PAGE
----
It was a surprise to some 11Alive viewers on social media: corporal punishment is a legal form of discipline in Georgia schools.
While some Kentucky lawmakers push to ban corporal punishment in that state, the 11Alive Verify team wanted to address how often such methods are actually used to discipline kids in the Peach State.
VERIFY: Is corporal punishment used to discipline kids in GA schools?
We went to the Georgia Department of Education for answers. Spokesperson Meghan Frick clarified corporal punishment is allowed only in certain circumstances, per state law, and parents can tell schools they don't want it used on their children:
"Corporal punishment is allowed with conditions in Georgia state statute, including a provision that parents can opt out. Districts are required to report instances of corporal punishment just as they report any discipline action.," Frick said.
Under the Georgia Open Records Act, 11Alive requested the numbers of corporal punishment incidents in the 2018-2019 school year. According to state date, corporal punishment was administered 4,701 times last school year, with 37 percent of state school districts and charter schools reporting at least one incident of corporal punishment (79 out of 213).
“Although short term impact might be a quick way to get a behavior to change,” counselor Samantha Speed said.
“We see longterm that there are negative effects that come into play. We see in the research that it can actually escalate violence and other responses that come out of that,” Speed, who works with Georgia Psychological Treatment Center, added.
According to the state data, the majority of metro Atlanta’s 29 counties reported zero incidents of corporal punishment last year with three exceptions (Carroll County, Heard County and Meriwether County)
The largest number of incidents statewide occurred outside the metro, in south Georgia, with 337 incidents.
“Clinch County administered corporal punishment on 144 students, for a total of 337 incidents during the 2018-2019 school year,” Clinch County Schools Superintendent Donna Ryan said in an email to 11Alive. "Our goal is to manage most behaviors at the classroom level. Strategies include building positive relationships with students, explicitly teaching students what is expected, reminding students of expectations throughout the year, and the reteaching of appropriate behaviors as needed. When staff members feel they have not been effective in managing students' actions or words at the classroom-level, a referral is made to administration. It is at this administrator-level that corporal punishment is introduced as an option.”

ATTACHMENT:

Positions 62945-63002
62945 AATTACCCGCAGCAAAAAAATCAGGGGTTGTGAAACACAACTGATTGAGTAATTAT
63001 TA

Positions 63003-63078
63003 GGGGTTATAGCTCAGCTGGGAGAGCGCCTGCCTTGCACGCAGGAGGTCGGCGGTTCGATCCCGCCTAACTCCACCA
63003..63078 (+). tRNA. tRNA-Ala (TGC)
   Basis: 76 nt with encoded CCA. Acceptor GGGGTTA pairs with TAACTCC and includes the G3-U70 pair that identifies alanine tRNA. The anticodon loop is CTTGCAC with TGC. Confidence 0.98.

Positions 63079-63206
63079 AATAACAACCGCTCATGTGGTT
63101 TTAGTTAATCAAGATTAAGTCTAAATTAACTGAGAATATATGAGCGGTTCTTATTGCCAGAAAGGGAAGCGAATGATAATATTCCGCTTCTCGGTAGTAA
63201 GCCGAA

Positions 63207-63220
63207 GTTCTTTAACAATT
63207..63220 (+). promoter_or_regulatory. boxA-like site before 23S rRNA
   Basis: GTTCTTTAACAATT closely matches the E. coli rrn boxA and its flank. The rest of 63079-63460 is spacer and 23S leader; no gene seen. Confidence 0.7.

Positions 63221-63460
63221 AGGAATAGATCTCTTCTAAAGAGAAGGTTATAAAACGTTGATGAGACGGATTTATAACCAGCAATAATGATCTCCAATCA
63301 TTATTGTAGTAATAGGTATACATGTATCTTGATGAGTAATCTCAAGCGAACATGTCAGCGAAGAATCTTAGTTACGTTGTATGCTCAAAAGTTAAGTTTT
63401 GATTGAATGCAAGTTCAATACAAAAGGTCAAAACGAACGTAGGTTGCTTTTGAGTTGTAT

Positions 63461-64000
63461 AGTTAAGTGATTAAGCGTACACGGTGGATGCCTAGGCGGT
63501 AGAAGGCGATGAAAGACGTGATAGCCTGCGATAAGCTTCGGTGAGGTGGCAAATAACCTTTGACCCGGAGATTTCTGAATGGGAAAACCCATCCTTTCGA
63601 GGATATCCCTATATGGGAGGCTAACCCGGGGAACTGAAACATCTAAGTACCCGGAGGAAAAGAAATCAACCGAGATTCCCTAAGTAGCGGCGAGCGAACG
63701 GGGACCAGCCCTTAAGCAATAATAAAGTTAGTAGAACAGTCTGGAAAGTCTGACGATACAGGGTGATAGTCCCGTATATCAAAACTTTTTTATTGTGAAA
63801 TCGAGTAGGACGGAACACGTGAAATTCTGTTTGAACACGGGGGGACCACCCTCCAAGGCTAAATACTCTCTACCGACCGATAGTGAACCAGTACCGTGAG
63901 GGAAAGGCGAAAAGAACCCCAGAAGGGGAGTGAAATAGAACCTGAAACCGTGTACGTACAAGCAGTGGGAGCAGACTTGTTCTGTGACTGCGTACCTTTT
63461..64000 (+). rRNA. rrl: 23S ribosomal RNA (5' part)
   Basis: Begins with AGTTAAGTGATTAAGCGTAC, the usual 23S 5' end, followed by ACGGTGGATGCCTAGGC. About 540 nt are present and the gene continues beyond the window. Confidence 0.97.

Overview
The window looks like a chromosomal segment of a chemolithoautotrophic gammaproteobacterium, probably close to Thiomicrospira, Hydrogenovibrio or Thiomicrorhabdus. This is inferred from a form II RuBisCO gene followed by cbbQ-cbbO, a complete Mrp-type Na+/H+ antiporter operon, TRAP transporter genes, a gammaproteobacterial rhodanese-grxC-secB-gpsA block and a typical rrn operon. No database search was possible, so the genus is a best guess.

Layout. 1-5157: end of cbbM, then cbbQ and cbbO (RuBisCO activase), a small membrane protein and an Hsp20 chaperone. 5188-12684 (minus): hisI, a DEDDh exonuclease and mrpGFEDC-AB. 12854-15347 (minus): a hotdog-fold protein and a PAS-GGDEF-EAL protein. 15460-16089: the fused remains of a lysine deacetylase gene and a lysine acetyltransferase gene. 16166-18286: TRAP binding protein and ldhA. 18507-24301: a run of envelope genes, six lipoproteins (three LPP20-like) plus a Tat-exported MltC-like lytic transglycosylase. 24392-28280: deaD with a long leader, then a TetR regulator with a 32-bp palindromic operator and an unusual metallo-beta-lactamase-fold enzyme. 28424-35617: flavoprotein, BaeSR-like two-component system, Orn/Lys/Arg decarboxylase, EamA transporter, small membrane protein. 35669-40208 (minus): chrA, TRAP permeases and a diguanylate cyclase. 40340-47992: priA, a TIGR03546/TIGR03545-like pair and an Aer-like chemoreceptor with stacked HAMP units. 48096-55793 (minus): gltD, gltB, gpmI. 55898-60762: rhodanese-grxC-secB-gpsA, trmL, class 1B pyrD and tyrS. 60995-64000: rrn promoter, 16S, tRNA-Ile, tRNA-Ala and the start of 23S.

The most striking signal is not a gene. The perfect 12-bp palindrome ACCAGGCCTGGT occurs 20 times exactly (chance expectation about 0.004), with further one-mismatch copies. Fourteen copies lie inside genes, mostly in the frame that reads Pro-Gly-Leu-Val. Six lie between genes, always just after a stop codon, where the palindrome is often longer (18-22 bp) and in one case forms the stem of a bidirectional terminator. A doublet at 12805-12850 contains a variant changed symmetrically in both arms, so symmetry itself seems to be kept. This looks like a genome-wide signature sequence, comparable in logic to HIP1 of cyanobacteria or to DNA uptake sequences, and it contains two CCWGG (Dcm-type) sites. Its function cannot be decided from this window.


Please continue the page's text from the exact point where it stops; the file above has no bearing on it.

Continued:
Ryan said parents are provided the opportunity to opt out of corporal punishment at any time of the year.
Heard County Superintendent Rodney Kay told 11Alive via phone that corporal punishment is an alternative punishment that parents sign off on and not a first line of discipline.
Superintendent Kay said corporal punishment can be used in lieu of school suspension. Carroll and Meriwether County school officials have not yet responded to 11Alive's inquiries.
For Speed, the numbers highlight the importance of education and awareness regarding how common corporal punishment continues to be in schools.
“We really need to be involved in having conversations with people about how we can come together and collaborate with the most effective ways to discipline children, rather than going back to some of these old school things that have been going on for thousands of years,” Speed said.
So is corporal punishment practiced in Georgia schools? 11Alive verified it is. But the majority of schools surrounding Atlanta reported zero incidents or don't allow such punishment at all.
*Note* In the above database, Bartow County has two incidents of corporal punishment per state reports, which the county is investigating as a clerical error. Bartow Co. spokesperson Alisha Evans shared the following statement:
“Corporal punishment is not a consequence of misconduct in the Bartow County School System as it does not align with our core beliefs or mission, vision, and collective commitments. Two clerical errors were made when reporting the data to the state last school year, resulting in misinformation. We have taken corrective action to prevent this from happening in the future.”
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